Concrete is generally mixed with cement, coarse aggregate (gravel), fine aggregate (sand) and water. Sand and aggregate help reduce the cost of concrete, and also limit the amount of shrinkage that occurs as the concrete cures. Choice of aggregates depend on the thickness and use for the final product.
A starting point for concrete made with Portland cement is (by volume) about 26 per cent sand and about 41 per cent gravel. Mix this with 11 per cent cement and 16 per cent water. This makes a good general-purpose concrete for pouring foundations, pediments and other structures. Percents are by volumes of materials.
For a quick job where you don't calculate the ratios exactly, you can mix one part cement with two parts sand and three parts gravel. Add a small amount of water and mix, repeat adding water until the concrete is a uniform consistency. Add as little water as possible to make the concrete liquid enough to pour and manipulate without being runny.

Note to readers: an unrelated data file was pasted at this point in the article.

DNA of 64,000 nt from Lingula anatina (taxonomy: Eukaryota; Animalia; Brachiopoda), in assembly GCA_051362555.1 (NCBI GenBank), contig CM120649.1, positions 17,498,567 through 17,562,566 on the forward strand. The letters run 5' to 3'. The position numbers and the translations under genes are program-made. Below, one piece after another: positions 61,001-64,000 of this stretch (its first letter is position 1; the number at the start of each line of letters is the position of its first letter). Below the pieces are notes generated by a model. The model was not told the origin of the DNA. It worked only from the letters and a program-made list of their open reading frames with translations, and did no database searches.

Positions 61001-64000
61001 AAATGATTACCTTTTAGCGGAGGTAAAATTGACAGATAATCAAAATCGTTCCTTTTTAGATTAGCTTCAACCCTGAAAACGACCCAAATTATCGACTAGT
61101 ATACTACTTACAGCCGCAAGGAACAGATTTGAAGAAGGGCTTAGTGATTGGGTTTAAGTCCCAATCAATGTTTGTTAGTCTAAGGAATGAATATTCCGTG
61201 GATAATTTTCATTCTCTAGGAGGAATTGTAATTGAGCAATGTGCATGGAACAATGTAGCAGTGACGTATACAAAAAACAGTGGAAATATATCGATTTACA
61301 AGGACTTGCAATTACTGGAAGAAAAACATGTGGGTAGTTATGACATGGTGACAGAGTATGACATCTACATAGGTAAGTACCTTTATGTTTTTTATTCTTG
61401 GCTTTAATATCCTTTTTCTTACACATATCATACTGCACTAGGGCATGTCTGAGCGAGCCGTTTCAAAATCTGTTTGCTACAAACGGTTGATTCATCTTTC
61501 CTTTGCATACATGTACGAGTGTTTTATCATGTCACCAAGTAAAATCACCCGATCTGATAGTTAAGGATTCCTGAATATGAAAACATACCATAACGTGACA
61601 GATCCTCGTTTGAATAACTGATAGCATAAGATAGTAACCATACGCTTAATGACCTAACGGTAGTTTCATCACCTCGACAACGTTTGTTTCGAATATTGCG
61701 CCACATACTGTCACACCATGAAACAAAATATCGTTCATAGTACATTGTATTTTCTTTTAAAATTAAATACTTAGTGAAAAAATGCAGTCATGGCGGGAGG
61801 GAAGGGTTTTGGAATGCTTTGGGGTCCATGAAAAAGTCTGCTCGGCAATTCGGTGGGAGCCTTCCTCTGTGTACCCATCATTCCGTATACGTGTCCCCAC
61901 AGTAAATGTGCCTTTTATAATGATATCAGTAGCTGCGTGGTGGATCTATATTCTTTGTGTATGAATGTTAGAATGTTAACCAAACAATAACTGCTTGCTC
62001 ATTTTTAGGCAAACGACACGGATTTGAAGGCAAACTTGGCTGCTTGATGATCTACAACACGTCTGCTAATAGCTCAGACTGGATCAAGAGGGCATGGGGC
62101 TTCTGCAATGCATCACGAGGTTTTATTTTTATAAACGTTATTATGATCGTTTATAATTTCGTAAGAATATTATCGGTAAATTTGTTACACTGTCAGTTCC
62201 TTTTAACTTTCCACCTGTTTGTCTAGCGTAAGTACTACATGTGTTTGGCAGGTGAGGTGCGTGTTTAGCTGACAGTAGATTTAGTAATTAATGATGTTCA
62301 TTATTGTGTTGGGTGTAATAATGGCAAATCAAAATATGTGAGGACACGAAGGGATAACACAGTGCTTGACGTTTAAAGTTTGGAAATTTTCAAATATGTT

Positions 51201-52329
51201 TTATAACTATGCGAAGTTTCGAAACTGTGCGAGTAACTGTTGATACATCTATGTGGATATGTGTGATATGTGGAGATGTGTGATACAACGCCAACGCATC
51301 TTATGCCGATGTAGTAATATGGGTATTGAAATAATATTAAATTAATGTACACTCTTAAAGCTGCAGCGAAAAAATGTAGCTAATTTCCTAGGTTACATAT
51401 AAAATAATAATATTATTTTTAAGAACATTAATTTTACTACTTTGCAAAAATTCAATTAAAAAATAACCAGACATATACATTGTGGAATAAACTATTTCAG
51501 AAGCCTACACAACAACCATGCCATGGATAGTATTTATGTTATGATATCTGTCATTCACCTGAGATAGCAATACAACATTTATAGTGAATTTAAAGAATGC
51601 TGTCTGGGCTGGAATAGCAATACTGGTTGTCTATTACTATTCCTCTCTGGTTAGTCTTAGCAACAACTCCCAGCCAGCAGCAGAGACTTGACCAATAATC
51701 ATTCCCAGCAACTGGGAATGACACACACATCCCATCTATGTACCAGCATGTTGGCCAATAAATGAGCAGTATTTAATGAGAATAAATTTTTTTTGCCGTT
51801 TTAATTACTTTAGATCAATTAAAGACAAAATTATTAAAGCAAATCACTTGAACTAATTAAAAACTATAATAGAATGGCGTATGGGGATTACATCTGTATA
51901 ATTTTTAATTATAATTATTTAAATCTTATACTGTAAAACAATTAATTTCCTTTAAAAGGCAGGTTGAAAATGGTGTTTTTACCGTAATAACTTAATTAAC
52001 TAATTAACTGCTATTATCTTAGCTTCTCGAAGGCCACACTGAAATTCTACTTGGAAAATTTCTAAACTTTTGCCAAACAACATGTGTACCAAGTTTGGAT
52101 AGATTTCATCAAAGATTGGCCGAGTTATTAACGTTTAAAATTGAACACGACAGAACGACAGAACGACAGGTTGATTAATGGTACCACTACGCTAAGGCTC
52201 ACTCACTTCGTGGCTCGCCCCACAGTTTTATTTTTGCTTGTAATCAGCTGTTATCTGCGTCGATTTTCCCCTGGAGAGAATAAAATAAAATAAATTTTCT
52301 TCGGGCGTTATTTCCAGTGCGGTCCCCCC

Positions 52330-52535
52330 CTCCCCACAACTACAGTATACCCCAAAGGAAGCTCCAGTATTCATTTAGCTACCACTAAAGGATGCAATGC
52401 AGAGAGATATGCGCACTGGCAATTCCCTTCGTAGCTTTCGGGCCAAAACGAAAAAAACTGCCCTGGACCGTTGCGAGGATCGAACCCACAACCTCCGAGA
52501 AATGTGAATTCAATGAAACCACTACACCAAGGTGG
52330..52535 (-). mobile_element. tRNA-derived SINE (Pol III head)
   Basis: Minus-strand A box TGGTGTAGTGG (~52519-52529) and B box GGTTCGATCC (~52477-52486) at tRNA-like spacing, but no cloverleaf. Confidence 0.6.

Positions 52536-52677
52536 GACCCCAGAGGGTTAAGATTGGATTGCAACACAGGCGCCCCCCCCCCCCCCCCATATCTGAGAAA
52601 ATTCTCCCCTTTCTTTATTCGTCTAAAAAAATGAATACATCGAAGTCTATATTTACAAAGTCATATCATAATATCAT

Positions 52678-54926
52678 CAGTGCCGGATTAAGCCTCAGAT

Very fine sand requires the use of more cement in the concrete mix. Sand is graded by sieve size, and good sand should have less than 10 per cent pass through a number 100 sieve. Very coarse sand makes the concrete less workable and may yield a coarser surface finish.
Gravel size should be considered in relation to the thickness of the slab that is going to be poured. The size of the individual aggregates should be less than one-third of the thickness of the slab. If too much aggregate is used, the concrete may have air pockets or voids that will weaken the structure and possibly form surface imperfections. Gravel in concrete that has too much water will settle to the bottom of the mould, with finer particles forced toward the top.
Special projects like countertops and patching can be made with finer sand and no aggregate. Follow manufacturer's instructions for sand and gravel mixing ratios for special projects requiring a smoother final finish.